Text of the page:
Reading about Gallipoli always makes me angry, and the early chapters of The Desert Column did it again. The gross incompetence of the British generals and their support staff stands in such stark contrast to the courage and sacrifice of the soldiers. Idriess’s descriptions are matter-of-fact, but the impact is blood-chilling. All these years later, I could smell the cordite fumes and the reek of the dead, hear the cries and clamour, feel the percussion of shells and the whistle of snipers’ bullets, and sense the exhaustion, the relentless danger and stress, and the constant loss of good mates, cut down on all sides.
Yet all of this is interspersed with unexpected moments of peace and beauty. For example Idriess writes in one place:
Tonight is the first night we have had no shrapnel. We are sitting by our dugouts on the hillside, little groups singing, others smoking, others lousing themselves. The Colonel’s gramophone is playing “The Marsellaise”, and the rest of us are silently watching a beautiful, peaceful scene. The sun is sinking, a golden ball, behind the island of Imbros. Over a sea of deepest blue, destroyers are quietly gliding … behind us the hills are darkening and the Aegean is peaceful and one star is in the sky …
And he adds with desperate poignancy that had he been at home, it is the time of day he would have just been putting up the sliprails and walking over to the homestead for companionship and a hot dinner.
His Gallipoli diary also includes an account of one of the most bizarre stories I have ever heard about the idiocy of warfare. According to Idriess, an Australian officer at Gallipoli (the forty-four-year-old Major Stephen Midgley from Queensland) realised that the sawn-off shotgun was an extremely effective weapon for use in a trench raid, especially compared to the revolver or cane usually issued to infantry officers. Midgley would leap into an enemy trench, fire one barrel to the right, and one to the left, and dispose of the opposition in an instant. The Turks, however, regarded the shotgun as unsporting and lodged a complaint (I am not sure to whom, perhaps the Red Cross or via diplomatic circles). The British High Command agreed, and the use of sawn-off shotguns by Australian infantry officers was henceforth banned.1
Idriess’s release from hospital after recovery from his latest wounds coincided pretty much with the withdrawal of the Allied forces from Gallipoli. The infantry was sent to France, but the light horse brigades were reformed and retained in the Middle East to continue the fight against Turkey. It was a campaign that lasted nearly two years, involving an early period of staunch defence against a large, well-organised enemy army, and then the long counter-attack up through Sinai and Palestine, culminating in the Turkish surrender in October 1918.
Mervyn Bendle: ‘Anzac in Ashes‘
The Light Horse, I was reminded in re-reading The Desert Column, was not cavalry, but mounted infantry. Unlike the British cavalry, whose principal weapon during the war was still the sabre, light horsemen were armed with rifle and bayonet, and were organised for rapid deployment at a moment’s notice. The traditional cavalry charge was not their normal mode of operation at all. Rather they would move swiftly by horseback, travelling in columns, to a defensive or offensive position and then dismount. Each troop was made up of units of four men who operated as a team within a team. One was designated the “horse holder”, his job being to take the reins of the other three horses and retreat to a safe place until the order came for the foot soldiers to advance or retreat; meanwhile the other three acted as riflemen infantry.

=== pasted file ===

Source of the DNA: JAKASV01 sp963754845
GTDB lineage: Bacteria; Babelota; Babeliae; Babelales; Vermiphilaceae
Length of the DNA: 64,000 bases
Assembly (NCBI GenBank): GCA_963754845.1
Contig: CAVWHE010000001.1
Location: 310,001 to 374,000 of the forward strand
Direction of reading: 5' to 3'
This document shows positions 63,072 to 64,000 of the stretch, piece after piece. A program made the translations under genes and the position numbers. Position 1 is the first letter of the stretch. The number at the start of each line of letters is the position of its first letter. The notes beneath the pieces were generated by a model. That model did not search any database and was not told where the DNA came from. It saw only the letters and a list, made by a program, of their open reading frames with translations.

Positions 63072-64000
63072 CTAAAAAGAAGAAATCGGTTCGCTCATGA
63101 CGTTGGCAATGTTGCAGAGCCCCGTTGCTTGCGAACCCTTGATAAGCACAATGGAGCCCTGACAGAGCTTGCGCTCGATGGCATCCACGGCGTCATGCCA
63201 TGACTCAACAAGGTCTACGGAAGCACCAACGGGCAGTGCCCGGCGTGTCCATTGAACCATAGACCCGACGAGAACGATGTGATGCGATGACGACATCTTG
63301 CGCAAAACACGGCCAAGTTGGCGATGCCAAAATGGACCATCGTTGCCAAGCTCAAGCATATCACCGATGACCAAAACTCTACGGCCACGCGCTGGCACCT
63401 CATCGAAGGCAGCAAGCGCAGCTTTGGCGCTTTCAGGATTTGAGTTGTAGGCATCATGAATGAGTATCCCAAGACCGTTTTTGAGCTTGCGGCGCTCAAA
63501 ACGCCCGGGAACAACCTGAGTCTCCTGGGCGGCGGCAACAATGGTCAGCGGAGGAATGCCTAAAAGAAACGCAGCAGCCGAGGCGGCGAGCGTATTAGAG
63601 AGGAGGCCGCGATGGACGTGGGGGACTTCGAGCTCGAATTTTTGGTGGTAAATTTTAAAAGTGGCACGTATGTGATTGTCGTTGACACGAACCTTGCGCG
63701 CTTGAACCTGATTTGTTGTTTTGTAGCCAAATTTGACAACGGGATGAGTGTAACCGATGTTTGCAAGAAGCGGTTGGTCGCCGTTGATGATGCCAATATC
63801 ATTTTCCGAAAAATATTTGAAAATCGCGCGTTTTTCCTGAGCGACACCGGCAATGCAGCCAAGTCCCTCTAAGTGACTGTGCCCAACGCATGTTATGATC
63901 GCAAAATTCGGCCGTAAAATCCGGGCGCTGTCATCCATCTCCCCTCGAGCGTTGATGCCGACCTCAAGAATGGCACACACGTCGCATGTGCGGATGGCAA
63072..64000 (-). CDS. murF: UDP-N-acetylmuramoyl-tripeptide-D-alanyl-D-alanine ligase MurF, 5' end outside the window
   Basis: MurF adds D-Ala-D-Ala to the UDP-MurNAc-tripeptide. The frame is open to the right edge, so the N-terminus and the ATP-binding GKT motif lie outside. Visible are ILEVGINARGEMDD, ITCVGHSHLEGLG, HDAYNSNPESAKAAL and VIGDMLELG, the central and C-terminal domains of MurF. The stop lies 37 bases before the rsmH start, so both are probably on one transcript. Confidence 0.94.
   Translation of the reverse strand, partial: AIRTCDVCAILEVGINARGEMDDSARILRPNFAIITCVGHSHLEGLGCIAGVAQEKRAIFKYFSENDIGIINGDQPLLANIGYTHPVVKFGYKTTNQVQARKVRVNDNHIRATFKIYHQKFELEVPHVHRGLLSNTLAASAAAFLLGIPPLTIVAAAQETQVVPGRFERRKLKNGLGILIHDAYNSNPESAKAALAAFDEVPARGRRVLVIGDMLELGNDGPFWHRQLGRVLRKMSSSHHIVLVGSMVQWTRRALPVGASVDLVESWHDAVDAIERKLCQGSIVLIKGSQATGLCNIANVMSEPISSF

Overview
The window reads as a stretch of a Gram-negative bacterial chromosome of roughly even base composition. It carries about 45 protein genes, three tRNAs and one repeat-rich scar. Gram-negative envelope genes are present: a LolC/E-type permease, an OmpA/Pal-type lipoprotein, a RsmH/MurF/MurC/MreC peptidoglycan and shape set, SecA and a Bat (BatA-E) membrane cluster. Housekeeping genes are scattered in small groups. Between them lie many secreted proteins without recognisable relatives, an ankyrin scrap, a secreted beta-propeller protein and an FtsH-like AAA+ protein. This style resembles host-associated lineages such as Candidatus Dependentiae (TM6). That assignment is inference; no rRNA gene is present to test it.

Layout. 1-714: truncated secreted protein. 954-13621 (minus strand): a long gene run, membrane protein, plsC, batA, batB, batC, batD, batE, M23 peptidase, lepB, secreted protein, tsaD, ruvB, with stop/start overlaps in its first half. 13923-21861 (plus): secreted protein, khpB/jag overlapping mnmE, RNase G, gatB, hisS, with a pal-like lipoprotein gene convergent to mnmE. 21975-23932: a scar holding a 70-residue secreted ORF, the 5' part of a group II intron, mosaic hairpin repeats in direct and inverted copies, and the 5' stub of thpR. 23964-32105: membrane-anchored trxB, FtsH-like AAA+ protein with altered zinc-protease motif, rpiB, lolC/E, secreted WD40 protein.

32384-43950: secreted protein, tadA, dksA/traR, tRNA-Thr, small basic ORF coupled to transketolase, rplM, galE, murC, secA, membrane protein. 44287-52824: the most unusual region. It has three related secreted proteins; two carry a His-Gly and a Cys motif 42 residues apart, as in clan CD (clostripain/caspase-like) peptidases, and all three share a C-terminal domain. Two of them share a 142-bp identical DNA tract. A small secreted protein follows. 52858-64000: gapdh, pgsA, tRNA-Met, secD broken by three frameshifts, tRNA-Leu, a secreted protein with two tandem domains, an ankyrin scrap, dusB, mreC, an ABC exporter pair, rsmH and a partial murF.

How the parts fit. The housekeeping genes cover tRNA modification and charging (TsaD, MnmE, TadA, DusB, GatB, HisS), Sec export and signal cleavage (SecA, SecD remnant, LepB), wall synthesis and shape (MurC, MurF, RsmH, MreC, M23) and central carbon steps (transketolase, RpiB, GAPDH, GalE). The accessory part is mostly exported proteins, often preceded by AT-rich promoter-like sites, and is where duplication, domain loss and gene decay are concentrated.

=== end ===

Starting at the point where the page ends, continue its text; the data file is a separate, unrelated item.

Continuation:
The Australian light horsemen prided themselves on four things: their horsemanship, marksmanship, mateship and bushmanship. They travelled fast and light, sleeping under a blanket on the ground in the open rather than in tents, scrounging for food and firewood. They were masters of survival under tough conditions. In the desert their operations were focused on finding, attacking or defending oases and wells. It was a war over water as much as over territory.
Their horses, known as “walers”, were Australian station and stockhorses originally from New South Wales, renowned for speed, strength and endurance. Like the famous quarterhorse, they could accelerate from a standstill to a gallop in one forward leap. The walers were trained to be indifferent to gunfire, to lie down on command and to travel silently at night (although mostly they could not be constrained from whinnying if they smelled a strange horse somewhere near). They could go, and often did, two or three days without a drink, and were considered by the light horsemen as vastly superior in desert warfare to the camels used by the Anzac Camel Corps.
Having recovered from the wounds received at Gallipoli, Idriess rejoined the 5th Light Horse as a mounted trooper, and was soon involved in the defence of the Suez Canal. The capture of the canal was the Turks’ main objective at that time, as it would have completely disrupted the British war effort. Early in April 1916 he noted in his diary: